As I walked up the concrete steps toward the main field at Wanderlust on Stratton Mountain in Vermont, I saw two young men sitting on rocks that bordered the edge of a landscaped tree.
Their sign, resting against wooden crates that acted as desks for their vintage typewriters, read “free haikus.” A line of girls stood in front of both of them while others lingered on the periphery, reading their personalized poems.
My intention was to veer left and sift out which vendors had the most affordable vegan food, but I was drawn to one of the poet’s pensive cerulean eyes and freshly manicured beard.
I had yet to feel the sense of connection that I was expecting, so I waited in line with the others, hoping for an authentic experience with this guy. He introduced himself as David and instructed me to say anything to help prompt the haiku. I chose the word “timelessness,” an elusive idea that I often ponder. I watched David’s eyes roam his internal cosmos for inspiration. I felt him searching for truth, not wanting to let me down. Five minutes later, I was given a freshly typed haiku on a business card-sized piece of paper:
soil sells a vision
and clouds can’t seem to sit still
unbound soul checkin’ in
~ David Z.
Although his words created a nice visual in my head, they didn’t resonate on a personal level. Against my greatest desire not to, I took a picture of the haiku, along with the two poets and their set up, and posted a pic-stitched photo on Instagram, altered with Lark or Clarendon or some other bullshit filter. I tagged @thehaikuguys and hashtagged #Wanderlust2016 and #FindYourTrueNorth. I drank the social networking juice, hoping that if I conformed, then I would feel a part of it all. That never works.
Until that point, my experience of the festival had been lackluster. I appreciated it at face value, but the seeming emphasis on physical appearance and achievement over spiritual evolution left me feeling disengaged. Prior to arriving, I had been living and working at an intentional community for two months with tree huggers, energy healers, spiritual seekers, witches, wizards, freaks and geeks. In other words, “my people.” I found myself headed to Wanderlust after a close friend, who I had helped to secure a teaching gig at the festival, asked me to come along as her assistant. I couldn’t pass up the opportunity. My orange and navy paisley bellbottoms and oversized hemp shirt didn’t mesh well with the overabundance of luxury athleisure wear. But I had to acknowledge that these were my people, too. A year and a half earlier, I would have blended in perfectly. Then, it was still mostly about the outside. I was more concerned about a six-pack than my seven chakras. However, unsolicited spiritual messages, some subtle while others blatant, suggested that it was time to dive deeper. I enrolled in a teacher training program rooted in spirituality and tradition with a credible lineage and began the journey within.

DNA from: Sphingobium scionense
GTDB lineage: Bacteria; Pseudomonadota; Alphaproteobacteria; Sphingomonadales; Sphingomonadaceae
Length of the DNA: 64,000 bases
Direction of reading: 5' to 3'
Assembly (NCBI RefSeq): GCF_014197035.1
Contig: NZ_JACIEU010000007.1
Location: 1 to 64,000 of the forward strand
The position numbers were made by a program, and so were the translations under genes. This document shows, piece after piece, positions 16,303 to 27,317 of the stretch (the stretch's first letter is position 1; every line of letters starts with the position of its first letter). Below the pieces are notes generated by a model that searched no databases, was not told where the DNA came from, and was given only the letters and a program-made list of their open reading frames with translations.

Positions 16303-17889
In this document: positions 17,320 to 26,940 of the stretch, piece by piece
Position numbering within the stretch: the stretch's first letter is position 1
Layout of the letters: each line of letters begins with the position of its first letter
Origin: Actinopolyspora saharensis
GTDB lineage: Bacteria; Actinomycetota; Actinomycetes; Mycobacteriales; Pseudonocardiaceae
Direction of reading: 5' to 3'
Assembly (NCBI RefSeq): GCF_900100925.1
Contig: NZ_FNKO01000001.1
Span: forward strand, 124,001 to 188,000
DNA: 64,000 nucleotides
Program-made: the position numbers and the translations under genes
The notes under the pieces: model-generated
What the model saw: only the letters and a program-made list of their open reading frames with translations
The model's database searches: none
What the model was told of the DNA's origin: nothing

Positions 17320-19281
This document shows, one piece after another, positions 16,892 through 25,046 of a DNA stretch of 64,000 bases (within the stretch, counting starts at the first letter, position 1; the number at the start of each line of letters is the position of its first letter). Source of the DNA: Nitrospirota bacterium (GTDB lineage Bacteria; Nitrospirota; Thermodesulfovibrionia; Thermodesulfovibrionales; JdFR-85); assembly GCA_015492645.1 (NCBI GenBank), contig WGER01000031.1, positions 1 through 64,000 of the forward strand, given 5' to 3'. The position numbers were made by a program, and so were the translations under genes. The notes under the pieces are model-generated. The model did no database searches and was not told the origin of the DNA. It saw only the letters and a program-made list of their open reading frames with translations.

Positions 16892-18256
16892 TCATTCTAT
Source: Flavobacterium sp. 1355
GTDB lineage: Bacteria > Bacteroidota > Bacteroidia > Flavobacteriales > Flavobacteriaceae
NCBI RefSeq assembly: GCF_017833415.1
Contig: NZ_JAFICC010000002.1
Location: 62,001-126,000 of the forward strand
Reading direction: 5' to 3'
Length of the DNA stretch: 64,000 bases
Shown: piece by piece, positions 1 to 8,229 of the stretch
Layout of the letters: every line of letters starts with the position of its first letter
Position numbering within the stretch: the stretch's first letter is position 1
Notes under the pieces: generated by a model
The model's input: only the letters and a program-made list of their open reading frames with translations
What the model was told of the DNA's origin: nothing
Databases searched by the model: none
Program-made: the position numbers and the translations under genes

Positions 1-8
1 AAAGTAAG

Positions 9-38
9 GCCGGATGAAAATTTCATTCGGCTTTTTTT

A year later, I find myself headed down a path whose route is still hazy. I can only see a few feet in front of me, but there are mile markers along the way that inform me I have yet to stray too far. Wanderlust was one of these signs. On the ride home, I had to laugh at myself. I had made so many assumptions about the other attendees, some of which might have been dead on, but it didn’t matter. We all came to Wanderlust seeking connection, compassion, and community, and there I was, talking the talk but not walking my path. Where was my compassion, my love off the mat? There was suffering there, too, I just didn’t see it right away.
When I arrived back at the intentional community, I found the haiku folded in my wallet. David hadn’t let me down. I realized that Wanderlust was the soil that sold a vision of possibility and potential. That’s why those people went. That’s why I decided to assist my friend. It was all there, just not exactly how I wanted it to look. The clouds that can’t seem to sit still were my impermanent and illusory ideas about myself and others produced by an unreliable mind. Who was I to judge anyone? I was the unbound soul checking in with itself, remembering that only love is real. Wanderlust was a temporal antidote from an unpredictable reality in which we are killing each other daily with our thoughts, words, and actions. I needed Wanderlust to remind me of that, especially at a time in which fear is breeding hate and violence at an unbelievably numbing rate. It’s so easy to forget that we’re all in this together, that we’re all here to walk each other home. So thank you, Wanderlust, for reconnecting me with love, the only truth I’ve known.
Author: Patch Moran
Image: Author’s Own
Editors: Caitlin Oriel; Emily Bartran